Title: Quantifying carbonate denudation from cosmogenic 36Cl and climatic and tectonic controls on carbonate landscape evolution

Richard F Ott1,2, Sean F Gallen3, David Helman4,5

1Department of Earth Sciences, ETH Zurich, Zurich, Switzerland; 2Earth Surface Geochemistry, German Centre for Geoscience Research, Potsdam, Germany; 3Department of Geosciences, Colorado State University, Fort Collins, US; 4Department of Soil and Water Sciences, The Robert H. Smith Faculty of Agriculture, Food and Environment, The Hebrew University of Jerusalem, Rehovot, Israel; 5Advanced School for Environmental Studies, The Hebrew University of Jerusalem, Jerusalem, Israel

Event: GeoKarlsruhe 2021

Date: 2021

DOI: 10.48380/dggv-n2w0-3p85

Quantifying carbonate denudation and the partitioning between chemical and mechanical surface lowering in karstic areas is challenging. Here we present a compilation of 36Cl denudation rates from alluvial samples in the Mediterranean and combine these with chemical weathering rates derived from water chemistry and satellite-dervied runoff data. We calculate mechanical erosion as the difference between the total denudation from cosmogenic 36Cl measurements and the chemical weathering rates. Our results show a dominance of mechanical erosion in Mediterranean carbonate regions. We observe a strong scaling between mechanical erosion, catchment steepness and total denudation rate, but a weak scaling with chemical weathering. This implies that slope dependent erosion gets progressively more important with increasing denudation rates and therefore is linked to tectonic uplift.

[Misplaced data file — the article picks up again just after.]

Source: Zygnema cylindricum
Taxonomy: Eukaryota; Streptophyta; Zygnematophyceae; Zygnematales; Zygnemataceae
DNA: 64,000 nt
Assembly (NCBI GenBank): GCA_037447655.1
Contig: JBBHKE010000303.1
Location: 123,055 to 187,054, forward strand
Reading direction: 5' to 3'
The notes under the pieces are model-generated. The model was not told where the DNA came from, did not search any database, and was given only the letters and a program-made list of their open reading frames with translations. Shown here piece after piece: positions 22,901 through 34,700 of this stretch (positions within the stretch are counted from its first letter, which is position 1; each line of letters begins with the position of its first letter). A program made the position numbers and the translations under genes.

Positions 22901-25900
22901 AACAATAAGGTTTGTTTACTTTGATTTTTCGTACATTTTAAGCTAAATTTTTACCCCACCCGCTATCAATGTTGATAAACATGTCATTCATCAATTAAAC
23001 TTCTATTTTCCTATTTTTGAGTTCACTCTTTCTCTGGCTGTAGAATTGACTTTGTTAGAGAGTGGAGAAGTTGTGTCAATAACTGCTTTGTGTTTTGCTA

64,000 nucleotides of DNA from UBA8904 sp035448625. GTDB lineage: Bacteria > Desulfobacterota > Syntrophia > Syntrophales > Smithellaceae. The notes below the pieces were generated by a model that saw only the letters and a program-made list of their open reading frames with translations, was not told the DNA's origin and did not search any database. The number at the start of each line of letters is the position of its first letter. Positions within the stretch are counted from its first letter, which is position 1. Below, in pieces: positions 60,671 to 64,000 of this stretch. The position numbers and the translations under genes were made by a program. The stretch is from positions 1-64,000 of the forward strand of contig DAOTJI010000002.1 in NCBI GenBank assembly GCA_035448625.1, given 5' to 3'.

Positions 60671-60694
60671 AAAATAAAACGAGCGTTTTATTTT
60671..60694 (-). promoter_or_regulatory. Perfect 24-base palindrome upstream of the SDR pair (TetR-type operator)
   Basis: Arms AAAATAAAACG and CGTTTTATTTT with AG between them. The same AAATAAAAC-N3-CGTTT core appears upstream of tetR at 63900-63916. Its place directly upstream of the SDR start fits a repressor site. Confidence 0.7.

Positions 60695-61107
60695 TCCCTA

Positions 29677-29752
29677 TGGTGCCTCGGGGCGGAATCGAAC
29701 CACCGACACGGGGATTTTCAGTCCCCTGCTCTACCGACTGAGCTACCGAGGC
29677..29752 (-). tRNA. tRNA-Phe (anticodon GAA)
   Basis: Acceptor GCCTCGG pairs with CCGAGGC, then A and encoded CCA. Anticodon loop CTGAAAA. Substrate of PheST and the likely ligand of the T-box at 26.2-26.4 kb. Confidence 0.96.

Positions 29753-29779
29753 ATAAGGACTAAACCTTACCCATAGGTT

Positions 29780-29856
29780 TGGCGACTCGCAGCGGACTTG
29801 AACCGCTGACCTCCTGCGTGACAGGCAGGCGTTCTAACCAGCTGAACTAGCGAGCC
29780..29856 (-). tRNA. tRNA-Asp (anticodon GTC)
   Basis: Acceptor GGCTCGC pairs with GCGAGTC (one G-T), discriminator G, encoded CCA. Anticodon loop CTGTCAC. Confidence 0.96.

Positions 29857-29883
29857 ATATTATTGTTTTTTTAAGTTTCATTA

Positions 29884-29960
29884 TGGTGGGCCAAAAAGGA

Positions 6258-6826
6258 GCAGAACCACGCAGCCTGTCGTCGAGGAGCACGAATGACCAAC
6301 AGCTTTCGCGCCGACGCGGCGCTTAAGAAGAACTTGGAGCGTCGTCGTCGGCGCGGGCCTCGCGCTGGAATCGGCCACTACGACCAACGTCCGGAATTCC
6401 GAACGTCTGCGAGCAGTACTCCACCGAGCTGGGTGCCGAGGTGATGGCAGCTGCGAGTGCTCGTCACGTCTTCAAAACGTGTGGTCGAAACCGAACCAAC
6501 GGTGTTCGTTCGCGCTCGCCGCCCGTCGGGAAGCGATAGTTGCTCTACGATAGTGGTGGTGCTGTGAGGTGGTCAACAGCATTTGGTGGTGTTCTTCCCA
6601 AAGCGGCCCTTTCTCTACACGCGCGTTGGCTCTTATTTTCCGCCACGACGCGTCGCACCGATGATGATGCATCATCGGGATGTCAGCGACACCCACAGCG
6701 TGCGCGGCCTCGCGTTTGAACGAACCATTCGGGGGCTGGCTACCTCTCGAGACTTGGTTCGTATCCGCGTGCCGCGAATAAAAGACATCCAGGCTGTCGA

Significant amounts of chemical weathering can bias cosmogenic denudation rate measurements. Therefore, we investigate this potential bias for the calculation of 36Cl denudation rates in the reported Meditteranean sites, but find a limited influence.

These findings support a conceptual model of a dissolution speed limit in carbonates due to available water and acid such that areas of high local uplift require substantial mechanical erosion to balance uplift and form steep slopes. In contrast, areas experiencing low uplift rates with sufficient water availability (e.g. humid climate) can balance uplift entirely with dissolution resulting in subdued carbonate landscapes. This feedback explains why Meditterranean carbonate mountains are often high and steep compared to oher rock units, whereas carbonates in humid temperate climates form the subdued parts of the landscape.

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